Urban Wire Why Are Fewer Young People Buying Homes When They Leave Their Parents’ Place?
Jung Hyun Choi, Amalie Zinn
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Today’s young adults are more likely to live longer with their parents and less likely to move into their own home when they leave. That’s according to our new analysis of young adults’ living arrangements, which found the average age young adults left their parents’ homes rose from about 23 in the 1990s to roughly 26 in the 2010s. The share of young adults moving out of their parent’s place and straight into homeownership has also steadily declined.

Although some young adults may live with their parents to save for homeownership, our prior research has shown those who stay with their parents longer are less likely to be homeowners 10 years later, compared with those who moved out as either homeowners or renters. People who buy their homes after age 35 also have substantially less housing wealth in their sixties compared with those who buy before age 35. This suggests that if we don’t address these challenges, delaying homeownership is likely to have long-term financial consequences for many of today’s young people.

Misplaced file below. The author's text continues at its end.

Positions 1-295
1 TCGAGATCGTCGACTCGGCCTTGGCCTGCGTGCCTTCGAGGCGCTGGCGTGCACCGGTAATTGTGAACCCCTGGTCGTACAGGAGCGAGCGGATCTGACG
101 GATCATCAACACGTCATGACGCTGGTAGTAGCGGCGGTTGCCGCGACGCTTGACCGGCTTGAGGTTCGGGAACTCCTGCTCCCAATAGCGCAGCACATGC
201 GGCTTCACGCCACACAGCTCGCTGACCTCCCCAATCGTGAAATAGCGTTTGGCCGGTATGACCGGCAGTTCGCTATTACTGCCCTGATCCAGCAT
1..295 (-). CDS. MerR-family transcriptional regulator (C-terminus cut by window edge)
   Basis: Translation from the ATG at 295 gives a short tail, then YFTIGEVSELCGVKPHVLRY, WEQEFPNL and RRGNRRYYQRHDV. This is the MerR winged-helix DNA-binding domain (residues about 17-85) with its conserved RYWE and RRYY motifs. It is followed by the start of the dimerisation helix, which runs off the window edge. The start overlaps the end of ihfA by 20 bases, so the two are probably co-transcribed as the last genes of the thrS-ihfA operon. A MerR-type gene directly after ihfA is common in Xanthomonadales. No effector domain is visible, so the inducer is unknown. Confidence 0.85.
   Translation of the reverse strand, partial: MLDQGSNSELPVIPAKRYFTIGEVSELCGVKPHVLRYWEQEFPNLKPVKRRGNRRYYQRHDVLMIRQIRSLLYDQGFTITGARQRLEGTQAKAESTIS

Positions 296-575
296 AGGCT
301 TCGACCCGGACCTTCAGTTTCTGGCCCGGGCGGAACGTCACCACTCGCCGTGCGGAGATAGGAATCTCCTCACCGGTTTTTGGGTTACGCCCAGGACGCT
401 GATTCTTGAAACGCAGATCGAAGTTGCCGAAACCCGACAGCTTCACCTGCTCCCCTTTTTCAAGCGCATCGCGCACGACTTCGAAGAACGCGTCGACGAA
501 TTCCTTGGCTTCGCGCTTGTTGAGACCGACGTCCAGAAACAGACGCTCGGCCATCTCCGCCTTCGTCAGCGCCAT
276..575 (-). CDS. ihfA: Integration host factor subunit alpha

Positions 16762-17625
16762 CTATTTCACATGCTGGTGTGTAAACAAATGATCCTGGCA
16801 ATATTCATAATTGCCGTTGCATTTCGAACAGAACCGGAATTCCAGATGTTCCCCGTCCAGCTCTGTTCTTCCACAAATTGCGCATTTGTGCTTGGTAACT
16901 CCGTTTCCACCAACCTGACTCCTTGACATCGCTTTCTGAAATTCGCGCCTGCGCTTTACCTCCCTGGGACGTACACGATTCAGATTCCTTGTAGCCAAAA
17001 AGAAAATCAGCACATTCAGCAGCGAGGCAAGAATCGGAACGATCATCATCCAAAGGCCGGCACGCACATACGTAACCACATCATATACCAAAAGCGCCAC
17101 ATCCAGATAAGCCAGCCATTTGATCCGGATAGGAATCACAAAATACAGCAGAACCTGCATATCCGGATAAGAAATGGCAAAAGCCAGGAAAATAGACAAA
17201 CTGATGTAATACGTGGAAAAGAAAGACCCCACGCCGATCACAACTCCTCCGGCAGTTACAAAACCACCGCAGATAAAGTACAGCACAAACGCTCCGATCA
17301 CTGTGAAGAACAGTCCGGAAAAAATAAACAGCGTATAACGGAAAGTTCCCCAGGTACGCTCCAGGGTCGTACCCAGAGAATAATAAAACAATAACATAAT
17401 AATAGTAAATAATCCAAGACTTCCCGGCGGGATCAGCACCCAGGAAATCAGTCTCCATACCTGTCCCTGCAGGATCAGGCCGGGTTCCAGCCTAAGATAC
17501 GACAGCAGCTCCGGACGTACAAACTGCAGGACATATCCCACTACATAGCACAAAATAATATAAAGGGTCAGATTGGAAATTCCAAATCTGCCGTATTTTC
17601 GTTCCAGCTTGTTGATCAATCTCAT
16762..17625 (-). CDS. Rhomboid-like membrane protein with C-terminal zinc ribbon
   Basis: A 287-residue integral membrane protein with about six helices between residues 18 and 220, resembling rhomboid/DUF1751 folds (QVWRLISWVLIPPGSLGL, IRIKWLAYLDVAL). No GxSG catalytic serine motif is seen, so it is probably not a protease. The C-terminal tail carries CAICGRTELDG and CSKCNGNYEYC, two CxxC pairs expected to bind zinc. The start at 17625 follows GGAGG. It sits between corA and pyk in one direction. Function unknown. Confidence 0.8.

Using data from the Panel Study of Income Dynamics, we explored what factors might be driving more young people to delay homeownership and instead stay with their parents longer or move out as renters. We found that since 1990, the share of young adults starting as homeowners in states with the highest home prices has fallen substantially, suggesting that increasingly unaffordable housing markets play a role in whether young people move into homeownership.